Celtics have no answer for Davis in loss to Pelicans, 108-89

Celtics have no answer for Davis in loss to Pelicans, 108-89

The Boston Celtics found themselves on the comeback trail most of the second half on Sunday, with a pathway toward success remaining elusive all night as the New Orleans Pelicans got a much-needed 108-89 win over the Boston Celtics. 

MVP candidate Anthony Davis had another huge game against the Celtics as he tallied 34 points and 11 rebounds.

Boston (47-23) has now lost three of its last four games, while the Pelicans (40-30) are hoping Sunday’s victory will jumpstart them after losing four of their previous five games prior to Sunday night’s victory. 

The game’s turning point came in the fourth quarter when Boston’s Abdel Nader was fouled on a 3-point attempt with Boston trailing 82-76. 

On the play, New Orleans head coach Alvin Gentry was whistled for a technical foul. 

Nader, a 72.0 percent free throw shooter this season, missed all four – yes, all four – free throws.

New Orleans responded with a 10-3 run and their control of the game was never an issue afterwards.

It was indeed a tale of two different halves as New Orleans opened the third quarter with an 11-3 run to lead 58-52. 

The Pelicans continued to soldier on as their lead peaked at 11 points following a free throw by Davis made it a 76-65 game. 

Boston was able to cut into New Orleans’ lead but still trailed 82-76 going into the fourth quarter.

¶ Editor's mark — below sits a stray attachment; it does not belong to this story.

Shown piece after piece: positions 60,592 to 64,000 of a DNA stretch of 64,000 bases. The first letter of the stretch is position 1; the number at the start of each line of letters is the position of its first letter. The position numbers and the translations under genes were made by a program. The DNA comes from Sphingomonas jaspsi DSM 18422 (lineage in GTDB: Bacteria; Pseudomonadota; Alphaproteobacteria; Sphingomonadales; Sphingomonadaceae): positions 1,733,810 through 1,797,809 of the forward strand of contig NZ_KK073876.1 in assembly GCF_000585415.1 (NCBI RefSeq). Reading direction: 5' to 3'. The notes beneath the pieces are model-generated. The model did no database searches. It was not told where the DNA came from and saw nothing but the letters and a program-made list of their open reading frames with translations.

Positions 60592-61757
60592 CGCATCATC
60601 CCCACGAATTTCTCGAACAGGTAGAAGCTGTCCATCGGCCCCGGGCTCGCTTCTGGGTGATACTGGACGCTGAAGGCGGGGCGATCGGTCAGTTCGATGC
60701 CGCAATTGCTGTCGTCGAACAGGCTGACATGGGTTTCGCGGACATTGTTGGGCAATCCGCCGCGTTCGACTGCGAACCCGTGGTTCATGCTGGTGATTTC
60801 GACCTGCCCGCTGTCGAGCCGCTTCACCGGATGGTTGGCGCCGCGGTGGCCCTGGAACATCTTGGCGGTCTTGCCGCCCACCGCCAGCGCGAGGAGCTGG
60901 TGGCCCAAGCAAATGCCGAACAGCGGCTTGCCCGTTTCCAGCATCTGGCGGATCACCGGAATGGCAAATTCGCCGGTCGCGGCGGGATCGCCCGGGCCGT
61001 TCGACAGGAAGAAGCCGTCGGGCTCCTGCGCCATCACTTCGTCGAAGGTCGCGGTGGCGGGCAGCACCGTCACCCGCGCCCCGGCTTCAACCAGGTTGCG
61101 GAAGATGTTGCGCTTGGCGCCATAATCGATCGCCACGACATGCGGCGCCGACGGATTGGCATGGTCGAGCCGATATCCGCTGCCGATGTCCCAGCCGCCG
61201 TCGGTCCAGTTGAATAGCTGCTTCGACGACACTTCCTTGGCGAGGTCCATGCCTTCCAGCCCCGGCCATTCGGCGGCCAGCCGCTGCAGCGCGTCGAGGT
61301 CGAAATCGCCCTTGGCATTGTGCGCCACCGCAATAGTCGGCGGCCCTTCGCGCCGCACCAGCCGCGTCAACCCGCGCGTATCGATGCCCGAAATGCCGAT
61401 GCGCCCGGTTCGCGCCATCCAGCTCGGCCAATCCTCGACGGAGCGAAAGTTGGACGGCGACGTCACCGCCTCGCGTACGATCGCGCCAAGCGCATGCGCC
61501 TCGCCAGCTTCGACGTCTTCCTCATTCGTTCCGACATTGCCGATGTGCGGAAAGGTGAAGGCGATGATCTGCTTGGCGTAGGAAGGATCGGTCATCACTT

The ending was in stark contrast to how the night began for Boston.

The Celtics continued their run of strong starts to games, with an 8-0 run which sucked for the New Orleans Pelicans fans who stood on their feet until New Orleans finally scored on a lay-up by ex-Celtic Rajon Rondo with 8:35 to play in the first.

That would be the catalyst for a much-needed spurt by the Pelicans which brought then within 10-8. 

But Boston didn’t waste any time putting some distance between the team and New Orleans as the Celtics maintained a comfortable 28-20 lead at the end of the first quarter which extended Boston’s run of leads after one quarter of play, to nine in a row and 11 of the last 12.

The second quarter proved to be a much tighter affair for the Celtics as the Pelicans took their first lead of the game, 43-42, on a lob dunk by Davis. 

New Orleans lead didn’t last long as Boston closed out the quarter by scoring seven of the game’s last 11 points to lead 49-47 at the half. 

Despite having a patchwork lineup because of injuries, Boston still managed to spend most of the game playing with a lead. Fill-in starter Marcus Morris was a matchup nightmare for the Pelicans as the 6-foot-9 forward had 14 points in the first half.